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C: I conducted an evaluation with senior management, peers, and subordinates. The numbers showed strong forward motion and the number of turnovers reduced. S: So do you guarantee that? C: I can't guarantee change because it's in the hands of the client. What I do guarantee is that I'll manage the process, measure results, and will be there for the client. In my years of coaching, I've rarely found someone committed to change who doesn't make significant headway. S: So, what's all this cost? C: For a problem of this size, say $11 million, I charge a flat rate of $X thousand dollars for a year of coaching solutions, which works out to be a very small percentage of the scope of problem you just laid out (calculate and articulate x%). If it is worth that percentage to you to control a problem that could ultimately cost you an extraordinary amount of time, talent and money in your company, then we can look at the process for getting started. S: That sounds good. Conclusion: The Perfect Pitch "That sounds good." Consider how this is a very different place to enter into the contracting phase of coaching rather than "Wow...that's steep!" If experienced, knowledgeable, effective coaches are to earn a respectable living, it's necessary to charge professional rates. In order to do that, coaches will need to frame the customer value proposition in terms of the customer's needs and the results that will speak to the client and organization. However, often customers have never quantified the size and scope of the problem caused by a destructive or lacking executive behavior. Not having done so denies them the opportunity of conducting a rational cost-benefit analysis relative to the fee structure from an experienced professional coach. The net result is that either the coach bargains down the cost, loses the contract to someone cheaper, or the sponsor over-expects or feels unsure and skeptical. In any case, the starting place is not a realistic, helpful, or healthy one. In such a case, both sponsor and coach are singing a song on two very different keys-and out of tune with each other. Framing the issue's size, importance and cost to the organization, starts the discussion at a very different place-a realistic, rational one. Permitting the sponsor to frame the scope of the problem, allows both sponsor and coach to actually "hear" the value proposition as it occurs in the sponsor's reality. Thus, the two talk with each other, not at each other. It is a collaborative co-creation that utilizes the coach's best coaching skills. Therefore, sponsors and coaches get to hear each other's valuebased words of relevance, meaning, and true cost of the coaching bottom-line. Coaches need to learn how to have conversations about money-how to talk with business executives who have strategic, financial, political, and accountability concerns. Coaches have to not only put themselves in the shoes of the corporate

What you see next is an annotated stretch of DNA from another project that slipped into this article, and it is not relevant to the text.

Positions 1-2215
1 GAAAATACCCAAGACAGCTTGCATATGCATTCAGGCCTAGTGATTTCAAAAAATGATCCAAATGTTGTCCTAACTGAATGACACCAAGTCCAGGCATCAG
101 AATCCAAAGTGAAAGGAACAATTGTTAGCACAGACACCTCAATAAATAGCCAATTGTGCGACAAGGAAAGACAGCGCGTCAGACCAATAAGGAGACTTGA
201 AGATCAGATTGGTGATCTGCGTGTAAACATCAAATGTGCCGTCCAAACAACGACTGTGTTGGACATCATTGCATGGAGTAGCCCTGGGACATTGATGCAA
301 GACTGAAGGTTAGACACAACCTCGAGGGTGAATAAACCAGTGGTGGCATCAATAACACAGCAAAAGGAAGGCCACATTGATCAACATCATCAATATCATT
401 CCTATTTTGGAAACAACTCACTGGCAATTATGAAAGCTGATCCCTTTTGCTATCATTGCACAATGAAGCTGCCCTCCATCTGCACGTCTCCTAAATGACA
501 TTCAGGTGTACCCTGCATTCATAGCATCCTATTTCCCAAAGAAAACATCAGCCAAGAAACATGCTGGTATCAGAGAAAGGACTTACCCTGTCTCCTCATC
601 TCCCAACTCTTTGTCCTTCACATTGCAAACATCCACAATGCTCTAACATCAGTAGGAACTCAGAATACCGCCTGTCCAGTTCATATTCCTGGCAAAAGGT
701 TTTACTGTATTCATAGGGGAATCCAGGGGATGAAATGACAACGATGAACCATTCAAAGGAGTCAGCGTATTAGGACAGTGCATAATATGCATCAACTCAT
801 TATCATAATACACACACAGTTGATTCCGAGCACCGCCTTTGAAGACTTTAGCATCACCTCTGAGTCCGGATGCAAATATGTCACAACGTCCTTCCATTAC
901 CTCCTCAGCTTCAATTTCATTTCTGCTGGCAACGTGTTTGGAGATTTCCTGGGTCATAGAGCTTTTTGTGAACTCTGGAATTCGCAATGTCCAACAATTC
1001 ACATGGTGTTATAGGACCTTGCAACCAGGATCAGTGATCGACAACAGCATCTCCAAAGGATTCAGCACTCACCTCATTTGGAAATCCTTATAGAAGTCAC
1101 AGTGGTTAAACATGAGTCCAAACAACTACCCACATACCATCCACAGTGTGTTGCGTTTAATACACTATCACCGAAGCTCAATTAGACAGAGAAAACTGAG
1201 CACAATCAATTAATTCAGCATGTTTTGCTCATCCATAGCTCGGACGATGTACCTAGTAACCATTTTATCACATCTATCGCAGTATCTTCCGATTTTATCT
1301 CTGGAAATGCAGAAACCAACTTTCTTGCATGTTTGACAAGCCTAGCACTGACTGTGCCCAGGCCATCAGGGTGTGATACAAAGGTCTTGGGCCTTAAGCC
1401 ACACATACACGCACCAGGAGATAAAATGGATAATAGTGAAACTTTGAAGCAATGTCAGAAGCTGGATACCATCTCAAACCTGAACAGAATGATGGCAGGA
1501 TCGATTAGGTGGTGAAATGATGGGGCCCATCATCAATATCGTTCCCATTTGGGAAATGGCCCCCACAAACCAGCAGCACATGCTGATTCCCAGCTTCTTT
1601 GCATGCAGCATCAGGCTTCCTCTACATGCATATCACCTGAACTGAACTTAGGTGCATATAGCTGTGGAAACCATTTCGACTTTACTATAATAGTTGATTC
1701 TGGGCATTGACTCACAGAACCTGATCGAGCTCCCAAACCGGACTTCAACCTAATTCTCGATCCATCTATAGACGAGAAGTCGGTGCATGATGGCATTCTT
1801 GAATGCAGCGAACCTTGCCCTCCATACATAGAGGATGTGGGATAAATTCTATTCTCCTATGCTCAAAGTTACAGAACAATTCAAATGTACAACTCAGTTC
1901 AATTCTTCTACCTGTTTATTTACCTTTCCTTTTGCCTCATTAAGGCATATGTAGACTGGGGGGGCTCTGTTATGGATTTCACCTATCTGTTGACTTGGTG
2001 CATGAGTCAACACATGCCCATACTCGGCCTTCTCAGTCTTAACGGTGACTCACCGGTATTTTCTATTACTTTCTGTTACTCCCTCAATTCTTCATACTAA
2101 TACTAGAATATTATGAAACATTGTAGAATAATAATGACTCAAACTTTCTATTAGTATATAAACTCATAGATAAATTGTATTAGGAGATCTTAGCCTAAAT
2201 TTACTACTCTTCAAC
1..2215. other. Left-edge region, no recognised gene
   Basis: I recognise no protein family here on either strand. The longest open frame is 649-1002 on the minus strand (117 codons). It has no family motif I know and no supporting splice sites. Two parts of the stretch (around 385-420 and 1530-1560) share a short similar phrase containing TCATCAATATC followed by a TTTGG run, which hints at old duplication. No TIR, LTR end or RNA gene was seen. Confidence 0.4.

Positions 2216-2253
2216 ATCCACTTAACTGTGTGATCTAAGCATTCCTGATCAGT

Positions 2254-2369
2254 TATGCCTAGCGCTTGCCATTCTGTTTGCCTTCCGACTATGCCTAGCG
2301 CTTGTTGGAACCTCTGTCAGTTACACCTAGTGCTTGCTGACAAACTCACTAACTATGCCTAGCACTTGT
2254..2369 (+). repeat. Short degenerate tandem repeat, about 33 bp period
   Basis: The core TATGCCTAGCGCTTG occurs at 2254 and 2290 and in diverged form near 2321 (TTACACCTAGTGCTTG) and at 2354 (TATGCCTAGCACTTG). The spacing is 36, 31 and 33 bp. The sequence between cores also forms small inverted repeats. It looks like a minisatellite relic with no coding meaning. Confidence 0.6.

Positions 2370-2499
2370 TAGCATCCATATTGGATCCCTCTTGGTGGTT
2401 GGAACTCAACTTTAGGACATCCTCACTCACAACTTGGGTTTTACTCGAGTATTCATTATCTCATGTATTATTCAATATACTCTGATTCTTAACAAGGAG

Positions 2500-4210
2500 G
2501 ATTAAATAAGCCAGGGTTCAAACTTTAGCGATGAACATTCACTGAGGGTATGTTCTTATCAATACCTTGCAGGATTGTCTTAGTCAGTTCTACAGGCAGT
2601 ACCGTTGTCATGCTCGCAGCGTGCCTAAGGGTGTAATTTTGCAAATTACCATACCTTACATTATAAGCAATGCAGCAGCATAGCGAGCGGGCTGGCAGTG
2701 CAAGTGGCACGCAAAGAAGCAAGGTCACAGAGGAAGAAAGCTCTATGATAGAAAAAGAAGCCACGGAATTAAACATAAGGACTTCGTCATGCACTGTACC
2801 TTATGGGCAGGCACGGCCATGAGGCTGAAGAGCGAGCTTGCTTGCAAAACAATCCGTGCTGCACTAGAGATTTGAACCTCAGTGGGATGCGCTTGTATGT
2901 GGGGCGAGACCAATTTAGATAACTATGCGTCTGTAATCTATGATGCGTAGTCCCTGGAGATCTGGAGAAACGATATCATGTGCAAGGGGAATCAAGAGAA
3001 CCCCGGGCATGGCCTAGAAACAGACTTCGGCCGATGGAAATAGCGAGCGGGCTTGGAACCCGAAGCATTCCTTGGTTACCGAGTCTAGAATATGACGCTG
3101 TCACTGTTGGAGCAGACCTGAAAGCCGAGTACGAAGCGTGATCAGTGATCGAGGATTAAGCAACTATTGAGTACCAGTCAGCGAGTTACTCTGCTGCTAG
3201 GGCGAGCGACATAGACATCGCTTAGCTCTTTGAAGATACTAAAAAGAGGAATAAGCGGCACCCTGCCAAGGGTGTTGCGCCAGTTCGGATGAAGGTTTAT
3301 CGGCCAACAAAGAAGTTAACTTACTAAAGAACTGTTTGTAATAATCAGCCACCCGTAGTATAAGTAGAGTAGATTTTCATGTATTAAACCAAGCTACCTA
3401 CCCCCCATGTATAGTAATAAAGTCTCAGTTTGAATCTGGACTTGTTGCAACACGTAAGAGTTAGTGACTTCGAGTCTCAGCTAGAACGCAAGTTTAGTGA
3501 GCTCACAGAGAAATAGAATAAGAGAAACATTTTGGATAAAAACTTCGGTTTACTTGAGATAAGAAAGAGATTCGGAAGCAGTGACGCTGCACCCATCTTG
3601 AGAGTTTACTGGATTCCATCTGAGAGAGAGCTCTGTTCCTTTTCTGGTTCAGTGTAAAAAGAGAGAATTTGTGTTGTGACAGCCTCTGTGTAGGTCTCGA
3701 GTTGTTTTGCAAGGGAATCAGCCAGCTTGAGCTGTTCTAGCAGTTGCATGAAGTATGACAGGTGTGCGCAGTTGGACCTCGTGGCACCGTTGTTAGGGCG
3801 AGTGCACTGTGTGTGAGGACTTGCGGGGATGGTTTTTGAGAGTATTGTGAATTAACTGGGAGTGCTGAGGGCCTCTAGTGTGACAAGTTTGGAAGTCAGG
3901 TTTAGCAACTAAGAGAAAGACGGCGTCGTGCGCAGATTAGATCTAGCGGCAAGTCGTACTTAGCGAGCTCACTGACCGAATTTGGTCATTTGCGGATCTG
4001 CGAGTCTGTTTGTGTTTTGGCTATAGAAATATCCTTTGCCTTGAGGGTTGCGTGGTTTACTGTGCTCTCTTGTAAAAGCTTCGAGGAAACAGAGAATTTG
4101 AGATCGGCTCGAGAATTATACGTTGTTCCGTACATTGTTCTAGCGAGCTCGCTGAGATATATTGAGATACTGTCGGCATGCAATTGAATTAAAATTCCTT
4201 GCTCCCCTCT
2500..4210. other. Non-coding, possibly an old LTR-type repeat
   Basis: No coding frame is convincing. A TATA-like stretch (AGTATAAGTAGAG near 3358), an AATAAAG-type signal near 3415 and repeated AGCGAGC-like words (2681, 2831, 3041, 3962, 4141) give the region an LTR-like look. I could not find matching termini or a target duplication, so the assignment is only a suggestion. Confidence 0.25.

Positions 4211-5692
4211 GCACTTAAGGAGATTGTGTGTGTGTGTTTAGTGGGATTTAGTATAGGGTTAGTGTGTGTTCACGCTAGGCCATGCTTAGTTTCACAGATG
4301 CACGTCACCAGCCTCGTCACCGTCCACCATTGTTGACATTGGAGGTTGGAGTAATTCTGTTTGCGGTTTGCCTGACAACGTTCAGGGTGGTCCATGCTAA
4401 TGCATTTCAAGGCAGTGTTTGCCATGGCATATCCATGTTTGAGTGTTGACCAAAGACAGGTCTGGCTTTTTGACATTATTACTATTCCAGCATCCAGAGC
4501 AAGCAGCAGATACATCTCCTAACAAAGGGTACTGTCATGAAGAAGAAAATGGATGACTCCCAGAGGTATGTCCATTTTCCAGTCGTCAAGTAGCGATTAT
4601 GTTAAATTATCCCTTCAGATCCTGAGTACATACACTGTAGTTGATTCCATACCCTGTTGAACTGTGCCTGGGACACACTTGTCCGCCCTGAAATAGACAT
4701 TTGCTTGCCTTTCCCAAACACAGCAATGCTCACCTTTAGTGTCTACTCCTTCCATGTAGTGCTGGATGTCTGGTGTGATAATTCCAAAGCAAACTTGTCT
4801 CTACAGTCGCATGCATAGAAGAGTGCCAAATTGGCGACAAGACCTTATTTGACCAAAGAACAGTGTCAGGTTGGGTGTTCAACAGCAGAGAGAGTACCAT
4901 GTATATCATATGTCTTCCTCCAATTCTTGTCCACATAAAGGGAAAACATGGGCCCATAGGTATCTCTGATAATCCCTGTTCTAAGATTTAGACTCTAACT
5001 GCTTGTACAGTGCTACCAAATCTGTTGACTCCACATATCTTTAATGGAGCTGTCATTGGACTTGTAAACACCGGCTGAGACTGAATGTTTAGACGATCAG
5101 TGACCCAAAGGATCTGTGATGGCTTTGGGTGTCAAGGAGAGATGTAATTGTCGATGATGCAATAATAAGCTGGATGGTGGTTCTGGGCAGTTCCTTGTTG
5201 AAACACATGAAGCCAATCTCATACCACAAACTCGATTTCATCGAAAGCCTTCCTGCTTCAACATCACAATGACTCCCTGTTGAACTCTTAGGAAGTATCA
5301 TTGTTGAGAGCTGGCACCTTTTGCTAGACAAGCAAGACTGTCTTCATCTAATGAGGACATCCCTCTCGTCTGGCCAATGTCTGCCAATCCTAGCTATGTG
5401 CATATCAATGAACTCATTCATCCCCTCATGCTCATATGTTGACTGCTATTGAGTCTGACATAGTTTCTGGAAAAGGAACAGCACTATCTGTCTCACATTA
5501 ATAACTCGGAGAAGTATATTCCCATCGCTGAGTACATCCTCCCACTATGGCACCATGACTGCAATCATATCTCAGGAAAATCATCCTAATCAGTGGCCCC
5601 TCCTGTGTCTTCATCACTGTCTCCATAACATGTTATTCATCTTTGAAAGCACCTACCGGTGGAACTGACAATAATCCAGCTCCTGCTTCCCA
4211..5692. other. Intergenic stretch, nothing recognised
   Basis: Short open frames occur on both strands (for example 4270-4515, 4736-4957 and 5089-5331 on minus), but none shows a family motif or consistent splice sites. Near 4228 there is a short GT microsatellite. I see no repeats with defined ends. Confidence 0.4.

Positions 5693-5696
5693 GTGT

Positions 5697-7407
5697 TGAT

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sponsors they serve, but also help those sponsors " hear," in their own words, the scope and cost of a problem as well as the scope and upside value to the solution. Yes, coaches are there to help, and there is a commercial reality that coaches cannot deny. The value proposition is not only what's in it for the organization (and sponsor and client), but there is a coach's side to the value equation as well, and that's where the money comes in. When coaches are catering to the value of the results that can be co-created in the client's reality while pricing coaching services professionally and commensurate with the magnitude of the solutions, then there is equal value. Only then can both coach and sponsor get in perfect pitch.